Since privatisation and against the backdrop of digital transformation, the Energy sector has morphed substantially from its previous guise. You could say that Energy has been quietly reinventing itself.
Technological advancement within and outside of the industry has been a significant shot in the arm for R&D. Twenty years back, ‘Dual Fuel’ (with unified billing) was regarded as radical. But suddenly, consumers were being offered true product diversification. Cue the connected home (and IoT), smart meters, an electric vehicle (EV) provision, p2p networking, green tariffs, battery and solar, connected Apps and beyond…
Think British Gas launching Hive in 2013 (one million installations and counting), OVO’s partnership with Nissan (providing a widely-available domestic vehicle-to-grid charger), Shell acquiring First Utility and New Motion (to leverage the power of the forecourt and capture a new audience for EV’s) or Flipper and Labrador landing to offer customers automated switching products (technology has enabled switching to be easier than ever).
All of this is a surely a victory for consumers: who doesn’t want choice and empowerment?
Meanwhile, Industry commentators duly describe how energy companies are on a journey from being perceived as ‘providers’ (of fuel; Gartner Analyst Keith Harrison describes this as a “tax payer” scenario) to lifestyle enablers.
Customer empowerment? Market evolution? This is a win-win!
Woah. Slow down there, Tonto.
Despite all the recent momentum, consumer apathy is still incredibly high. Utilities recently dropped to 11th of the 13 sectors tracked in the Institute of Customer Service’s Customer Satisfaction Index (just above Telco and Transport, both of whom endured a difficult year). Utility Week revealed in last month’s WNS Customer Trust Council findings that nearly one in two of us are “blind” paying for estimated usage – surely a definitive demonstration of indifference. And while Ofgem noted that customer engagement had shifted “significantly” from 37 to 41% [measured only by switching, tariff changes or tariff comparison], it’s generally accepted that the industry has largely failed to match other sectors in terms of customer engagement.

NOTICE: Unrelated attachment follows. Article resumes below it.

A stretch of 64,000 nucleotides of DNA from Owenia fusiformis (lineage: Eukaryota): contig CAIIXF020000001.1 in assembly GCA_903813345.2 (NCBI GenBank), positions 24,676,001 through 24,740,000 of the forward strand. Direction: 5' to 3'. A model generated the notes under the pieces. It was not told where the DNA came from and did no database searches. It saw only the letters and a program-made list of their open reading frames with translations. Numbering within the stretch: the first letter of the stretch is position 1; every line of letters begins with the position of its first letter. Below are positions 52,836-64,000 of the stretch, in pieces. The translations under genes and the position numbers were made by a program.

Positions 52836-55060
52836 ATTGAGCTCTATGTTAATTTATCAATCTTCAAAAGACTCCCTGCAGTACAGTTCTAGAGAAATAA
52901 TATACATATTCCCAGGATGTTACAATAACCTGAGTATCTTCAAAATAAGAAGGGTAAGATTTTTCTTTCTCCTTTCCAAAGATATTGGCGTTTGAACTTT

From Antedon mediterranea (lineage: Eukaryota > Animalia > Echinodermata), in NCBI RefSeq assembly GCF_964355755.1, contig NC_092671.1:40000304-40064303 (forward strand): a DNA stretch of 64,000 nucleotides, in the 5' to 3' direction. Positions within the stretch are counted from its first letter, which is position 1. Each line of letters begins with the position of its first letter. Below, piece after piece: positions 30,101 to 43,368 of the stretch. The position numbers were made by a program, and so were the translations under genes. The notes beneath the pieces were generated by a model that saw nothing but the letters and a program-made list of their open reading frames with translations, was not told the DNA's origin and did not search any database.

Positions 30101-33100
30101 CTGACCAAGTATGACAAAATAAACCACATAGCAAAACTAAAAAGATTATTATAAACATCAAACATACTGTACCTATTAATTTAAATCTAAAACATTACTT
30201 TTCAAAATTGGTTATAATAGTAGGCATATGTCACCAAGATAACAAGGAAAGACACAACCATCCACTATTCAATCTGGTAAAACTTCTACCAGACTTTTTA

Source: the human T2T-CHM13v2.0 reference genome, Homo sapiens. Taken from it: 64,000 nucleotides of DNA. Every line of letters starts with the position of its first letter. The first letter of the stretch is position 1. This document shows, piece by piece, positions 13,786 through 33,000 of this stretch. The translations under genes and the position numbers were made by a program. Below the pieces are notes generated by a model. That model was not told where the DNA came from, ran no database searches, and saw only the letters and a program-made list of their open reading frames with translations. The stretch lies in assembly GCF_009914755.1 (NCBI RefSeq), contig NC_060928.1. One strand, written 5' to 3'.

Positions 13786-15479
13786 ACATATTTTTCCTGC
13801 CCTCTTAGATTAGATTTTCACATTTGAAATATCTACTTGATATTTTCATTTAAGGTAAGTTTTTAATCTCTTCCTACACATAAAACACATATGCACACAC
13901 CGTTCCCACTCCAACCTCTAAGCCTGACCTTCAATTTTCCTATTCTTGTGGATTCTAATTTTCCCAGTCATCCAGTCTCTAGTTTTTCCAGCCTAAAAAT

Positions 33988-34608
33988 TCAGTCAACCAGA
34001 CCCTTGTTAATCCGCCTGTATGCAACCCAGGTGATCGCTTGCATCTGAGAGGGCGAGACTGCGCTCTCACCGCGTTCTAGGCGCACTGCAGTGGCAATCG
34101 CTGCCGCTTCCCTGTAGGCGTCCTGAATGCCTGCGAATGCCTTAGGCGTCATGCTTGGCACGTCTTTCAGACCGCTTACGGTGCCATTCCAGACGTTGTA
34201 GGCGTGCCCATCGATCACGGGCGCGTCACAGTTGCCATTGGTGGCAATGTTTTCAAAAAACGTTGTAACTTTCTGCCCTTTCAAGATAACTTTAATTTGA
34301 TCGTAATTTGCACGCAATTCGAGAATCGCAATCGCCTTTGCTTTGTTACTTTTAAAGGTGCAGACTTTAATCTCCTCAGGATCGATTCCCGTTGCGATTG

So, given all the choice, innovation and newfound customer empowerment, why is this the case?
There are several factors contributing to the lethargy. Clearly, we’re dogged by legacy perceptions (customer surveys often reporting that consumers regard the provision of electricity and gas as a ‘basic human right’). But much of the problem can be boiled down to two factors: The perceived value exchange and to put it simply, Trust.
The upshot is that Customer Experiences are often failing to live up to brand promises. Many organisations convey the right sentiment – ‘We put customers at the heart of everything we do…’ but in reality, good intentions often become empty platitudes. This is often due to conspiring factors: current infrastructure, technology complexities, organisational silos, KPIs and culture to name just a few. So, with agile competition nipping at the ankles of established players, customer engagement is more crucial – than it’s ever been. Making the point in its 2017 CIO Report Top 10 Trends Shaping the 2017 Utility Industry on the Road to Digital Business, Gartner’s Chet Geschickter and Zarko Sumic describe how “new entrants are encroaching on conventional utility business and offering creative energy solutions, thereby forcing utilities to focus on customer engagement in order to defend their turf”.
This approach – focusing on engagement to foster loyalty – isn’t indigenous to the Energy sector, of course. We’ll touch on further attributable business benefits in Part Two of this post.
We get it. Everyone knows that customer engagement is important. But help me out: what’s a brand to do?
Put simply, by increasing engagement, we facilitate a Drain-to-Radiator scenario: Engagement is the bedrock in converting those customers sucking up our time and resources – you could call these ‘drains’ – into true brand advocate (or ‘radiators’). And in achieving this alchemy, crucial metrics improve, including a significantly lower cost-to-serve.